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Thursday, January 14, 2010

Questioning the Accuracy of Calorie Counts

We've blogged in the past about efforts to shed more light on the calorie content of food. When Kaiser Permanente started adding calorie information to menus in its hospital cafeterias, we were all for it. But now, a new study suggests that you might have to take some of those calorie counts with a grain of salt.

The Journal of the American Dietetic Association has just published a study that tested the accuracy of calorie counts at 10 chain restaurants. According to an article at the Huffington Post, "the number of calories in 29 meals or other menu items was an average of 18 percent higher than listed."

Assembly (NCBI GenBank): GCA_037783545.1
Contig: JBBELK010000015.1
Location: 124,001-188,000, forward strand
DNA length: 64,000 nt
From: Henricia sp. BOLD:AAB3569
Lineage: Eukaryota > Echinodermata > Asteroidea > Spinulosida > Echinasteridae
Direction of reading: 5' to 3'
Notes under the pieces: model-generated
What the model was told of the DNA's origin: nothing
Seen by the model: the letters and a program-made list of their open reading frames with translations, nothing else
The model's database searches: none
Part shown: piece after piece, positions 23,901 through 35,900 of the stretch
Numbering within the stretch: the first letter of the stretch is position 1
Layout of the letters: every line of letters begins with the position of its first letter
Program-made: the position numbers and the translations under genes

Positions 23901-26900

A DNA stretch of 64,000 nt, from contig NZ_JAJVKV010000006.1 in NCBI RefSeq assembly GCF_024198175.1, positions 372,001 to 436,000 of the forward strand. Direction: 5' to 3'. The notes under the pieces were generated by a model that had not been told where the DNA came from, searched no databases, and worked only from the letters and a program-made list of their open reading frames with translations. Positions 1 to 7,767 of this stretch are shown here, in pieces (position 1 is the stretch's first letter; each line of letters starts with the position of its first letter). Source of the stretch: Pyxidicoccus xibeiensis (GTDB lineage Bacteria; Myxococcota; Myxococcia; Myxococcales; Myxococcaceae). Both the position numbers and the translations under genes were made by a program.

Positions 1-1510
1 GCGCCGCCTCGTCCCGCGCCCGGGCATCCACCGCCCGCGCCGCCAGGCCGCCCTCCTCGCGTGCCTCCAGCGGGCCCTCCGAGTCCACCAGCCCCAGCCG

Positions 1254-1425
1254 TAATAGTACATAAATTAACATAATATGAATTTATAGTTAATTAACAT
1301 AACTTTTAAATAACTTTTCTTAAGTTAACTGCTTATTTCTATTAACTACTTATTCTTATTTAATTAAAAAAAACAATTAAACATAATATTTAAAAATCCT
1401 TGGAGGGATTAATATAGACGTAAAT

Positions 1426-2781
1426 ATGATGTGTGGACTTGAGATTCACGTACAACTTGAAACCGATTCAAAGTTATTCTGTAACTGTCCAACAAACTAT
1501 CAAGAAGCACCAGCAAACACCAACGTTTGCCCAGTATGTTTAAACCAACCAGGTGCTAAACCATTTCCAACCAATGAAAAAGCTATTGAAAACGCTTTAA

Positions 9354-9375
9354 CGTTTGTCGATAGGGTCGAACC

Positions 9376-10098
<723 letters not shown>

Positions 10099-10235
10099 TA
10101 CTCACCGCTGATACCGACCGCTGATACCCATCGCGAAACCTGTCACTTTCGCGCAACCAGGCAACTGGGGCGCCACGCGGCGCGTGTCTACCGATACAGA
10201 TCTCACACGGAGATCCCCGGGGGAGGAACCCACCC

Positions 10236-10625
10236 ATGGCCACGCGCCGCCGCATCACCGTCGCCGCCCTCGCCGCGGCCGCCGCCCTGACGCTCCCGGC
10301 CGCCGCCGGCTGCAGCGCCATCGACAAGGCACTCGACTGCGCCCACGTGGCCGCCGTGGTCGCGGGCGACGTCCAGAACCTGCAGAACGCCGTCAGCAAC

Researchers were quick to say that they don't believe restaurants are intentionally low-balling calorie counts. Instead, they chalk up the difference to inevitable variations in portion sizes and preparation methods. In fact, the Food and Drug Administration allows a 20 percent margin of error.

My hunch is that most people think of calorie estimates as just that--estimates. Even at a chain restaurant, we all know that meals will never be completely uniform. But as long as restaurants make a good-faith effort to be accurate, I think it's important to offer consumers as much information as possible about the food they eat. It will help them make healthier choices.

So what do you think? How much faith do you place in posted calorie information?

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